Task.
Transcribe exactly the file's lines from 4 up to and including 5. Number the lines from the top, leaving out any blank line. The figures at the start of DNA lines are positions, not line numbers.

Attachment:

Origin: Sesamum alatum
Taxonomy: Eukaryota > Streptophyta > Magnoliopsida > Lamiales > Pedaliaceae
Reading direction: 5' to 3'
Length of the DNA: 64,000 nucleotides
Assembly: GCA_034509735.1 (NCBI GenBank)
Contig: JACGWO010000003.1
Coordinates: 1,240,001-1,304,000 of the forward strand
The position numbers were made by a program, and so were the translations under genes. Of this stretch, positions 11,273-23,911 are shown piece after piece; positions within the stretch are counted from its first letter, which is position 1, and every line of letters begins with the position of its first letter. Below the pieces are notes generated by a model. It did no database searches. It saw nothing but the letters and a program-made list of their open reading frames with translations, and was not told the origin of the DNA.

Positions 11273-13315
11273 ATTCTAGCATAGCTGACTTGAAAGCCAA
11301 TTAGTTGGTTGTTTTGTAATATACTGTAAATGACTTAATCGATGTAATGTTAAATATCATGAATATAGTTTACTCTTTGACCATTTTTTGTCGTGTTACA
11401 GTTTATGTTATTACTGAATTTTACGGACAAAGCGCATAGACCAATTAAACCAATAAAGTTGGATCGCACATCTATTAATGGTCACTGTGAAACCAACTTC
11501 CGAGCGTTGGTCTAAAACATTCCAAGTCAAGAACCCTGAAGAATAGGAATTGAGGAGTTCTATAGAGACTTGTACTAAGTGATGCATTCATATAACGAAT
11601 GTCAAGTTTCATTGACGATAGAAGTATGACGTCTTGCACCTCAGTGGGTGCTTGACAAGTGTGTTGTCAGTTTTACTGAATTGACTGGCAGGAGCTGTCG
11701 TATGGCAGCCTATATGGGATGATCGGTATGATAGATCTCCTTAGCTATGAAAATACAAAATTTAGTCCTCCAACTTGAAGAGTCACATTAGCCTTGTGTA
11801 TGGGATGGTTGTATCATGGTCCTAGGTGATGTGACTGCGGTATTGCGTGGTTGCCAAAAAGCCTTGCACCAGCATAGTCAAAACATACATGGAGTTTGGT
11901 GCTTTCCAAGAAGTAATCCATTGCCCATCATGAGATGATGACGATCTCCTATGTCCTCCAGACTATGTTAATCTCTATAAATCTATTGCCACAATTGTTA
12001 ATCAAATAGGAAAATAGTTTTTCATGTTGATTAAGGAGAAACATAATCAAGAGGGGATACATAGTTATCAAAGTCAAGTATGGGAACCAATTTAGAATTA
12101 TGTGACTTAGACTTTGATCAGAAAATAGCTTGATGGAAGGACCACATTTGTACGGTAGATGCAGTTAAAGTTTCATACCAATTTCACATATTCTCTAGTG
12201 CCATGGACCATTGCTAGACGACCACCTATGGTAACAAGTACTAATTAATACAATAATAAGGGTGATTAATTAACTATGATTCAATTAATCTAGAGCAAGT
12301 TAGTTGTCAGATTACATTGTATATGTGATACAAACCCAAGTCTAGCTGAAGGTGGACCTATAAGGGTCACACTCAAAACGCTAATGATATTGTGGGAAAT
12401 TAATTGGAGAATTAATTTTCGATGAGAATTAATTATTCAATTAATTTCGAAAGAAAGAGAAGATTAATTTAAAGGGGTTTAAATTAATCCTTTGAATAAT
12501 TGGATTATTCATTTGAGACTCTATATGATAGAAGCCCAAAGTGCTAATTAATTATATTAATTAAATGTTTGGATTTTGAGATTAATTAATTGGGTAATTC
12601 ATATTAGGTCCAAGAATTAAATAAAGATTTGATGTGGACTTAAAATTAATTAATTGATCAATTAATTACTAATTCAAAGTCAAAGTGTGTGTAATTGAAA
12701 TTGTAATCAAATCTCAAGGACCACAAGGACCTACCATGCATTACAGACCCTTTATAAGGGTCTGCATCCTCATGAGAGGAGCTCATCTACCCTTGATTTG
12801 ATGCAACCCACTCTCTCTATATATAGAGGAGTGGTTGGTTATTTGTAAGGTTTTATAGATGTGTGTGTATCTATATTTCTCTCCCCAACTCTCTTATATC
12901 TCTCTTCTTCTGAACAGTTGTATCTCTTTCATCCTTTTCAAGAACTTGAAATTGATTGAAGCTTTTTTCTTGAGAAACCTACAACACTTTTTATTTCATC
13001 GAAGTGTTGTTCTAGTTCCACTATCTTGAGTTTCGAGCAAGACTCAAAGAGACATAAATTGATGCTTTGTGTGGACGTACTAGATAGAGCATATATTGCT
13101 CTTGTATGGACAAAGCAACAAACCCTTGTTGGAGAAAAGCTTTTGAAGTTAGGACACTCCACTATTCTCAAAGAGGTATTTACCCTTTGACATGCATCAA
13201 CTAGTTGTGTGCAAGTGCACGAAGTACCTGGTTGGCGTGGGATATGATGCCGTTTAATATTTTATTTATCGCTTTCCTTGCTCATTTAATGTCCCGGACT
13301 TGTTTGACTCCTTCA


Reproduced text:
Length of the DNA: 64,000 nucleotides
Assembly: GCA_034509735.1 (NCBI GenBank)